Why do sugars like to cyclize in solution, thermodynamically speaking?
December 12, 2007 6:31 AM   Subscribe

What is the correct thermodynamic explanation for the fact that all monosaccharides with 5 or more backbone carbon atoms occur predominately in their cyclic form in solution?
posted by perissodactyl to Science & Nature (5 answers total) 4 users marked this as a favorite
 
Is this a homework question?
posted by grouse at 7:02 AM on December 12, 2007


Nope. Reviewing for a final exam and I can't seem to dig up an answer I trust. It seems to me that one part of the answer is that free energy is going to be lower when there are more bonds (as in the cyclic form). But I'm wondering if there are other factors I'm not considering.
posted by perissodactyl at 7:14 AM on December 12, 2007


Specifically, I'm wondering how to explain this behavior in terms of entropy.

The five-carbon lower bound is easy to understand... fewer carbons and you've got too much ring strain for the cyclic form to be favored.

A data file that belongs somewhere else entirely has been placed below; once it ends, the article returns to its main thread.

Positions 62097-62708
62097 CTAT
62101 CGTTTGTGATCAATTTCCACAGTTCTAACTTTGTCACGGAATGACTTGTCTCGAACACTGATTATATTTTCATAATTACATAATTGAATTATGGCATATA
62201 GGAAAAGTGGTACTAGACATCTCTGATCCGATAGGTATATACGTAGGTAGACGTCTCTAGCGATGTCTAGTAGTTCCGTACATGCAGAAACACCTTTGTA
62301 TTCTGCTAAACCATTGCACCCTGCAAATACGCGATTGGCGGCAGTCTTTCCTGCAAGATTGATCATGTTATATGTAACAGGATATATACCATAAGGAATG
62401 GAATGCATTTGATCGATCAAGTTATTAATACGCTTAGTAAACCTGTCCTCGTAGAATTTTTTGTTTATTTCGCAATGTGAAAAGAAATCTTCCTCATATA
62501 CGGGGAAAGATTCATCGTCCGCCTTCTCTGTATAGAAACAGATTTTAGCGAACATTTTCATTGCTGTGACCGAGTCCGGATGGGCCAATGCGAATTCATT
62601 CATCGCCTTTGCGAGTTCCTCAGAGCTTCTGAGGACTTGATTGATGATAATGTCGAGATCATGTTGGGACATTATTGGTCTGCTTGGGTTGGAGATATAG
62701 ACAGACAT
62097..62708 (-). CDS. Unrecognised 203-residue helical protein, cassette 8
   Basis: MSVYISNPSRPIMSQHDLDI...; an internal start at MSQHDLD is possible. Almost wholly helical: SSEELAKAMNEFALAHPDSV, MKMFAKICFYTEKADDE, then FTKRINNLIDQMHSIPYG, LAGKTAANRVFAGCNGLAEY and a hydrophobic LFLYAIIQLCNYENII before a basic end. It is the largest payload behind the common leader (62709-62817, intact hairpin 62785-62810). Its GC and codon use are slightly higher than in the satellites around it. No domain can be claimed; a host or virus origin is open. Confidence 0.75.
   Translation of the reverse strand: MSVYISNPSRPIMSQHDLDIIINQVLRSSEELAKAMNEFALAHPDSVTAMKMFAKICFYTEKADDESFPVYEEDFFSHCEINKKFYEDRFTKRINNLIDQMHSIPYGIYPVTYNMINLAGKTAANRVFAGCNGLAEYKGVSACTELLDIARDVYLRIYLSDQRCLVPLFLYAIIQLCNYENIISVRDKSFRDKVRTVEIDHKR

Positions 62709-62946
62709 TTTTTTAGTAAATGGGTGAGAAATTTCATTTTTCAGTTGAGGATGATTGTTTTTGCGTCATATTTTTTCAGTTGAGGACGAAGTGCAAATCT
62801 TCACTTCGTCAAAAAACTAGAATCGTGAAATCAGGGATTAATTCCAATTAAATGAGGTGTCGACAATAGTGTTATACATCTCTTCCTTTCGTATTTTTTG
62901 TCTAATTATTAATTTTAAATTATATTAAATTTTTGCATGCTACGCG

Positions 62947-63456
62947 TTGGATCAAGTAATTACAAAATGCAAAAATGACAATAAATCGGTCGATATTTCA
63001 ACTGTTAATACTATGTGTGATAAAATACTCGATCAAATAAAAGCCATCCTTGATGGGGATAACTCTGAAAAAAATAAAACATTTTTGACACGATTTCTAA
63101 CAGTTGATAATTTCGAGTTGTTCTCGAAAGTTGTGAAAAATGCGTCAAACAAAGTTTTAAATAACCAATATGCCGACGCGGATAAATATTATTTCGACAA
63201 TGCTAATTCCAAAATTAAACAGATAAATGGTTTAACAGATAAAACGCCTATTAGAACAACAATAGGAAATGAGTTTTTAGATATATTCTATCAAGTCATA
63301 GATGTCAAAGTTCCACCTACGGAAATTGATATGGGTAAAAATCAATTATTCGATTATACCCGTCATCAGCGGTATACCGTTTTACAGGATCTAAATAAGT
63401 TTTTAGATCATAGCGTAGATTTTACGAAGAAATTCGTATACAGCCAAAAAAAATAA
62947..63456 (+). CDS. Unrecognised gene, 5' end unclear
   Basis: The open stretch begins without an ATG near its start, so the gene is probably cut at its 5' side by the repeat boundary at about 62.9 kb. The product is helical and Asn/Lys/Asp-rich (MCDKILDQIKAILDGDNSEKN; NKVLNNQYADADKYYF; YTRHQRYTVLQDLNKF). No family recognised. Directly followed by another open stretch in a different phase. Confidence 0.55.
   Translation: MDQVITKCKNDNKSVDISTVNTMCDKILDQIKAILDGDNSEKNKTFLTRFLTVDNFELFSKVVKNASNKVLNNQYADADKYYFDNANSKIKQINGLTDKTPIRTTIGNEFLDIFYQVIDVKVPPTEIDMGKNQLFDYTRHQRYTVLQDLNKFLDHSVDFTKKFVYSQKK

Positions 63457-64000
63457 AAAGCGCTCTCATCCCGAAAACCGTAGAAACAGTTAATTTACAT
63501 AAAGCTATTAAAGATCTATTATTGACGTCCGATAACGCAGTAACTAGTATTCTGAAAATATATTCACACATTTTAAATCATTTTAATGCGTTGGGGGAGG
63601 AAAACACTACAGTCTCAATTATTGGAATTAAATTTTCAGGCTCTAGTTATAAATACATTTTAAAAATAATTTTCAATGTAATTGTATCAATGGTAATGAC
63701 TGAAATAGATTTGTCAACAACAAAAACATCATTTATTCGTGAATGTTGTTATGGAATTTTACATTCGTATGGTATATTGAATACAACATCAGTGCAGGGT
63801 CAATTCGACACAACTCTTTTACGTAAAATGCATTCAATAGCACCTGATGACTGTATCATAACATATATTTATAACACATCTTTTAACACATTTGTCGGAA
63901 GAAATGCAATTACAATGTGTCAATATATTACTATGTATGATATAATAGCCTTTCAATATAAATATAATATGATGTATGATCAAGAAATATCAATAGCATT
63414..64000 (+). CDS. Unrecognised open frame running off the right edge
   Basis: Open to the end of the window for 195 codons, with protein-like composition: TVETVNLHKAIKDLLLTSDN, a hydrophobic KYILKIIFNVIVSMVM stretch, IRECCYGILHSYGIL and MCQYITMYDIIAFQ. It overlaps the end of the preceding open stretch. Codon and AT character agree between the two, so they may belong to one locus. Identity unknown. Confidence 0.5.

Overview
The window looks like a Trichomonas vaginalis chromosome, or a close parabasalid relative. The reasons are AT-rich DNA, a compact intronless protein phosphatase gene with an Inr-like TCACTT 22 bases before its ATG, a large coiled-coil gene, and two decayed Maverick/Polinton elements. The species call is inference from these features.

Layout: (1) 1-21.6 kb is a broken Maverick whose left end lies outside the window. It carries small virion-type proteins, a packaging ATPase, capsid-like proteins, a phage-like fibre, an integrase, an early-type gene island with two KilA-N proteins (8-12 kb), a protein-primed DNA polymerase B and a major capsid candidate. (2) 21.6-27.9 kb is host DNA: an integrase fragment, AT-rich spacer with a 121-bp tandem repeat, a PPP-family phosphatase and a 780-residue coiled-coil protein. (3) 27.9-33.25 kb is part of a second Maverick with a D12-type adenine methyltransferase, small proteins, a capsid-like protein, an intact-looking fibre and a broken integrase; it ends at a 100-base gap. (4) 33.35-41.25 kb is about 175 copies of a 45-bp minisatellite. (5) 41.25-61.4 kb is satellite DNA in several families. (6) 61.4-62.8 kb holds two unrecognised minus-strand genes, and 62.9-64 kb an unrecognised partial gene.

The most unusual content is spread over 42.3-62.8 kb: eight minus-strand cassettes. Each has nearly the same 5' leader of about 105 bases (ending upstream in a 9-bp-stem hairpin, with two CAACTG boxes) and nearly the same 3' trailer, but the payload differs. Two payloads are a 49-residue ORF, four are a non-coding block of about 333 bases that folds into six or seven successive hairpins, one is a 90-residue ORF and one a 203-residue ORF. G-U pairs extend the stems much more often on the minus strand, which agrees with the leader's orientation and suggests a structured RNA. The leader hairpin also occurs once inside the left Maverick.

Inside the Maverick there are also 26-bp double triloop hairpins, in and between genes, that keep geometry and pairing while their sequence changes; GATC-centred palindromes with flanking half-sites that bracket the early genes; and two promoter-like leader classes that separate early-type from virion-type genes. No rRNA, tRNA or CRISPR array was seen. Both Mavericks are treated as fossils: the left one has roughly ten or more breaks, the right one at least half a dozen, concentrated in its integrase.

posted by perissodactyl at 7:18 AM on December 12, 2007


Well, entropy and free energy are usually (always?) in opposition and entropy usually loses. If the free energy of a ring is lower than the free energy of the linear form, it will beat the lower entropy of a constrained ring (fewer degrees of freedom to flap around = lower entropy).

Gibbs tells us that every system seeks to minimize its free energy, not necessarily maximize its entropy.

biochemist, not physical chemist - for more detail I refer you to your local P Chem department
posted by Quietgal at 7:31 AM on December 12, 2007


Water likes to be next to water. A ring creates the lowest entropy stable boundary between the polyS and the water that does not require continual conformational transactions to adapt. It's a minimum within the solution space of all possible configurations of that molecule within that environment. It's the same reason why hydrophobic residues in complex proteins will tend to seek the centre of a spheroid protein macromolecule.

This link goes into more details about solute interaction than I needed to know.
posted by meehawl at 12:37 PM on December 12, 2007


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